Diver plays dead to save himself from the great white shark while the beast’s jaws clamp around him

Frank Logan was 25 when he went sea snail diving at Bodega Rock in Sonoma County, California in 1968 – he was brutally attacked by the superpredator, leaving him with 18 tooth punctures

A quick-thinking diver has recalled playing dead after a great white shark bit him and carried him 16ft through the ocean.

Frank Logan was diving for sea slugs at Bodega Rock in Sonoma County, California when disaster struck.

He was viciously attacked by the Superpredator, leaving him with 18 single fangs across a 20-inch crescent-shaped wound across his torso. Daily Star Reports.

The diver, wearing a black wetsuit and snorkel, was on a reef with friends Floyd Blanchard and Bill Posten for 25 minutes when a shark slammed its teeth into his body.

A diver has recalled how he played dead to escape from the jaws of a Great White Shark


(Getty Images/iStockphoto)

He said: “I felt something like a giant vise come down on my legs, and then a crushing pain in my back and chest.”

The shark then started thrashing it around in its jaws as the quick-thinking Frank decided to play dead and let his body go limp.

Frank, who was 25 at the time, was then carried 16 feet through the water before the shark released Frank and swam away.

Frank’s buddies helped get him ashore before driving him to the hospital, where surgeons used more than 200 stitches to repair his wounds.

The diver miraculously survived the attack


(Getty Images/Gallo Images)

The extent of Frank’s injuries indicated the shark was about 13 feet long when it struck in 1968.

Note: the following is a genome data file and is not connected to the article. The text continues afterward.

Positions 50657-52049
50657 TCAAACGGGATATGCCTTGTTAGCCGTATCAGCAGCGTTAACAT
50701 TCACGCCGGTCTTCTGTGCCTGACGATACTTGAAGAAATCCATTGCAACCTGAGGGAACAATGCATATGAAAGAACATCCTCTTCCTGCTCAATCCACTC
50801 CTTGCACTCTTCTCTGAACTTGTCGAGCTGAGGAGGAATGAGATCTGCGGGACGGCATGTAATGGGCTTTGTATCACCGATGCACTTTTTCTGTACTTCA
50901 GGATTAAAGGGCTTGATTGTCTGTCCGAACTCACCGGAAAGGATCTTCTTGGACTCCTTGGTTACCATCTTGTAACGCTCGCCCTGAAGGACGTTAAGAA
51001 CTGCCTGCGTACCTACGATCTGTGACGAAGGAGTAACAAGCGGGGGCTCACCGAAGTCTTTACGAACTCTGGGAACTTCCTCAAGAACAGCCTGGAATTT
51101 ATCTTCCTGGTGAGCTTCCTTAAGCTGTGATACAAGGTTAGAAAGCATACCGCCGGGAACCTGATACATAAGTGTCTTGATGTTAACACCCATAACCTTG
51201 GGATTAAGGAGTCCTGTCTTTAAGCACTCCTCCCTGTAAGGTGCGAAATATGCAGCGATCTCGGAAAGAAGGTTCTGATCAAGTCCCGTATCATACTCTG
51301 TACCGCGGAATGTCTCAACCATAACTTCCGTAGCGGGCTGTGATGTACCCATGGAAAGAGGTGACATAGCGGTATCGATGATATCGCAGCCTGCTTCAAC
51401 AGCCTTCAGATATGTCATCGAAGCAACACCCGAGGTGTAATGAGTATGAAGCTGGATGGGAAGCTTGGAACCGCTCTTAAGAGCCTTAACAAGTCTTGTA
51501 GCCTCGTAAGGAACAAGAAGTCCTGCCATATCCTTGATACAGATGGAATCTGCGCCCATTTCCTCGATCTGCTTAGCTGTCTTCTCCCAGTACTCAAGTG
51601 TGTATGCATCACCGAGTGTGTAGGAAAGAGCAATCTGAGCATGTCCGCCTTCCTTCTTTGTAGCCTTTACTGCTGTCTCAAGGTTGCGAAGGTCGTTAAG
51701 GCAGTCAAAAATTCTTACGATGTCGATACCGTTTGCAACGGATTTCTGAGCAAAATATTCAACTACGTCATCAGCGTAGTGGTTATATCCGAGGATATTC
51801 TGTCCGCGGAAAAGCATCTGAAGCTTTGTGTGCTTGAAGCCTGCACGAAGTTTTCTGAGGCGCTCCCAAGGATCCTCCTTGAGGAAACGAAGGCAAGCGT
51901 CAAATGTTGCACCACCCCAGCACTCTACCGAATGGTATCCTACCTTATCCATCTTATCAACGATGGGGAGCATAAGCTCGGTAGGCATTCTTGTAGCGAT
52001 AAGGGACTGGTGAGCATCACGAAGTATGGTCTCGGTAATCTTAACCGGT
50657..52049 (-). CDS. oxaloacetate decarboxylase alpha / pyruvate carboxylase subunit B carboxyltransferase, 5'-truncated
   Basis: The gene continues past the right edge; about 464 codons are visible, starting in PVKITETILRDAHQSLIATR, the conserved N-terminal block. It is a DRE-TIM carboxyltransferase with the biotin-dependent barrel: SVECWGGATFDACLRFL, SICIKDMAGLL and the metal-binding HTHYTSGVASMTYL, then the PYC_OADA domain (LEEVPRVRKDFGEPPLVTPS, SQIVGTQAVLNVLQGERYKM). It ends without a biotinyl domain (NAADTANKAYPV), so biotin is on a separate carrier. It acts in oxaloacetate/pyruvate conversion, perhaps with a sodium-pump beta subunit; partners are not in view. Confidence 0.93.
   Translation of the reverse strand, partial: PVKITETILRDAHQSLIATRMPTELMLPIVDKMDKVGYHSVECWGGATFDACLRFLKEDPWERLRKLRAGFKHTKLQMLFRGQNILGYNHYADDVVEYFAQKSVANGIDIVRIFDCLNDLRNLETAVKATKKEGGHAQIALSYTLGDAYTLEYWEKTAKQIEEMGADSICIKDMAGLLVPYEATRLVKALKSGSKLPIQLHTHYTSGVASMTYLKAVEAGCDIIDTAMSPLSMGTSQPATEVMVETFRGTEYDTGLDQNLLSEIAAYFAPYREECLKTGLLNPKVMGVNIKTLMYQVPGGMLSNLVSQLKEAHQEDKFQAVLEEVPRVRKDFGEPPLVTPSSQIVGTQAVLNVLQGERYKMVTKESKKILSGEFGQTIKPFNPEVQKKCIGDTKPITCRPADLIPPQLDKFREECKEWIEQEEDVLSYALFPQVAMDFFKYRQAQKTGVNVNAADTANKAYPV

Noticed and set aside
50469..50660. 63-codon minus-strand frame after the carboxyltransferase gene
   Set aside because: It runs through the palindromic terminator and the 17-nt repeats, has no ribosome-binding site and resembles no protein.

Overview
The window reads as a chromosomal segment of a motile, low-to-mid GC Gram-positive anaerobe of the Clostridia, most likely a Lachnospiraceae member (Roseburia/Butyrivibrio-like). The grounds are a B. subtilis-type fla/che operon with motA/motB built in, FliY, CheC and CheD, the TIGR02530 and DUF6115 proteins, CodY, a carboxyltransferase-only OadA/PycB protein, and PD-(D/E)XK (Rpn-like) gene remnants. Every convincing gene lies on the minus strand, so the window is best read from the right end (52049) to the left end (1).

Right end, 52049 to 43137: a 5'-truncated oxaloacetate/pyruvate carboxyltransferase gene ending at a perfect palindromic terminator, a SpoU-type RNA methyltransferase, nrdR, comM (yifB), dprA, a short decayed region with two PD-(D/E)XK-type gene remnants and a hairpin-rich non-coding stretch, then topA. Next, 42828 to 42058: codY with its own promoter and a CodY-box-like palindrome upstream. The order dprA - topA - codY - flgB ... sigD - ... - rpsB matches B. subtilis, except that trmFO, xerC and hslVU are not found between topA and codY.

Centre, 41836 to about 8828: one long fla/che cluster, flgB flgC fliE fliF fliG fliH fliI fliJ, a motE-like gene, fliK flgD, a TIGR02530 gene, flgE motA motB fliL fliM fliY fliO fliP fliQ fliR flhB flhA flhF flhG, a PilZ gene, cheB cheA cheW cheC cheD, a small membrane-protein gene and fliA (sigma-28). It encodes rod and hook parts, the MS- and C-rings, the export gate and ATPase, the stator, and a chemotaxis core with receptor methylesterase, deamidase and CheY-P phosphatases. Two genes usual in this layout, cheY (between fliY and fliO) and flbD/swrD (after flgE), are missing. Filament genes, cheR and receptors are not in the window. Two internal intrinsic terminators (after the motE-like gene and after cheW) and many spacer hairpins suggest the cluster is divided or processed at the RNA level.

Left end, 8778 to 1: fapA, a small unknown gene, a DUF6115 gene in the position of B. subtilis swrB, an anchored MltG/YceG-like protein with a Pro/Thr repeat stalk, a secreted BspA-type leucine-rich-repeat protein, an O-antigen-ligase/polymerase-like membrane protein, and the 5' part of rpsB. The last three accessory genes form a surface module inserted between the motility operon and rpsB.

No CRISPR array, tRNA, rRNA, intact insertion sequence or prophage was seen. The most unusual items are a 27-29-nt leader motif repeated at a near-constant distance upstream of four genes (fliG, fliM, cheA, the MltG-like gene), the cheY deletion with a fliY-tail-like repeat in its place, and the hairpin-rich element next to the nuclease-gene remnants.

Emperors of the Deep author William McKeever said Frank’s experience was evidence that sharks had no interest in eating human flesh as a tasty meal.

He wrote, “If hunger was the shark’s primary motivation for attacking, Logan would have prepared a simple meal.

“The ISAF database shows that sharks rarely feed on their victims.

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Mr McKeever added in his book published in 2020 that it is the sound of movement, not the smell of blood, that draws sharks to humans at sea.

The author continued, “A popular belief is that a single drop of human blood will trigger an attack. While it’s true that sharks can detect small amounts of substances in water, a few drops of blood will quickly dissipate in the ocean.

“In cases where a shark victim bled in the water and more than one shark was nearby, the blood did not attract the other sharks.

“Because sharks are much more likely to target low-frequency sounds, such as the thrashing of a wounded fish, a human kicking wildly or vigorously paddling a surfboard is far more likely to attract a shark’s attention than a few drops of blood.” are.”

Mr McKeever added: “Even victims who were bleeding profusely, like Frank Logan, were not attacked after the first bite: only 4% of victims reported being attacked in such a frenzied manner.”

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